Characterization of Truck Traffic in California for Mechanistic-Empirical Design
John T Harvey and
Institute of Transportation Studies, Working Paper Series from Institute of Transportation Studies, UC Davis
Truck traffic information is one of the key inputs in the design and analysis of pavement structures. Until relatively recently, truck traffic data typically were aggregated into equivalent repetitions of a standard axle load for pavement design. The mechanistic pavement design procedures being developed for the California Department of Transportation by the University of California Pavement Research Center will make use of axle-load spectra and other more detailed truck traffic information when incremental design and incremental–recursive design approaches are used. It is necessary to develop traffic inputs in different regions in the state to support the new pavement design procedures. With the weigh-in-motion data collected in California, the truck traffic characteristics were studied for developing default traffic inputs. Traffic composition, temporal and spatial distribution of truck volume, traffic growth rate, vehicle speed, and axle-load spectra were analyzed by intensive and unbiased sampling. Cluster analysis was applied to multivariate responses (e.g., axle-load spectrum) to extract the structure of highway sections in terms of traffic characteristics, which ensured the preservation of useful information during analysis.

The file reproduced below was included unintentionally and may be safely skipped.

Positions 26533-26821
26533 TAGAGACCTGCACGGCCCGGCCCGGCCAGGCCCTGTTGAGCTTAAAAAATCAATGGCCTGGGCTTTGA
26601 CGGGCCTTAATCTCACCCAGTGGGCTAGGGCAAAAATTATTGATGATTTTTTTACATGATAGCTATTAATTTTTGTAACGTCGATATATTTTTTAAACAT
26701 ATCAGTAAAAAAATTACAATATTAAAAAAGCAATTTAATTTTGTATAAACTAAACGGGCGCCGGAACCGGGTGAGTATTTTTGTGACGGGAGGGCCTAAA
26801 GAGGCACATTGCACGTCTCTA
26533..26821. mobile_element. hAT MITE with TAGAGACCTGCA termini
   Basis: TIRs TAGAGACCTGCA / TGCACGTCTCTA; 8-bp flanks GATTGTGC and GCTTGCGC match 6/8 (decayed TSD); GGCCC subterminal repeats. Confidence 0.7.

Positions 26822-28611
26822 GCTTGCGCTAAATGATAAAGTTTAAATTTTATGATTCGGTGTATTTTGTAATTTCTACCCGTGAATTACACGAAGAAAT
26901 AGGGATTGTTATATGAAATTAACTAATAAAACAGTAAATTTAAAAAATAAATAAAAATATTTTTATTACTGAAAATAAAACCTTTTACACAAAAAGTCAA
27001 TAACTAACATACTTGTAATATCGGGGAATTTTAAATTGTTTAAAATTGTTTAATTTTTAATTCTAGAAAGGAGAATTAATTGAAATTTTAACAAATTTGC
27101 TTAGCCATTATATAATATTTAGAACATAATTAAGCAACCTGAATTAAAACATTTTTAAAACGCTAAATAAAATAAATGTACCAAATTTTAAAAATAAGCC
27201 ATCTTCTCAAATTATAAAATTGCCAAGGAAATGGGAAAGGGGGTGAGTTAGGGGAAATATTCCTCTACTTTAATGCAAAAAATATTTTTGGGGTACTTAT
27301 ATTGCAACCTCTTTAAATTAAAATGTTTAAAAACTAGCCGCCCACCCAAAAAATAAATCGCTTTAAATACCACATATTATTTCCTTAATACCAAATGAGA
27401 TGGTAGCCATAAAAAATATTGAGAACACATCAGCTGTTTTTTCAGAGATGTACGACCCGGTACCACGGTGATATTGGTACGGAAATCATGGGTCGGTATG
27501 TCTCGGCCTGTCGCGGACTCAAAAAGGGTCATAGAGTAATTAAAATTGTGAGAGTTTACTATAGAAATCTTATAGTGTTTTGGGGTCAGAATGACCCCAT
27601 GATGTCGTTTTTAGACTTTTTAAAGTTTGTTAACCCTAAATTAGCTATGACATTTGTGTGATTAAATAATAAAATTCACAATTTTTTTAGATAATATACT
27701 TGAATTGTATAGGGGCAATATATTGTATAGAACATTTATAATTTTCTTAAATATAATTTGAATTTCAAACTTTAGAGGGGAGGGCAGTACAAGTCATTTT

Keywords: Engineering; UCD-ITS-RP-07-18 (search for similar items in EconPapers)
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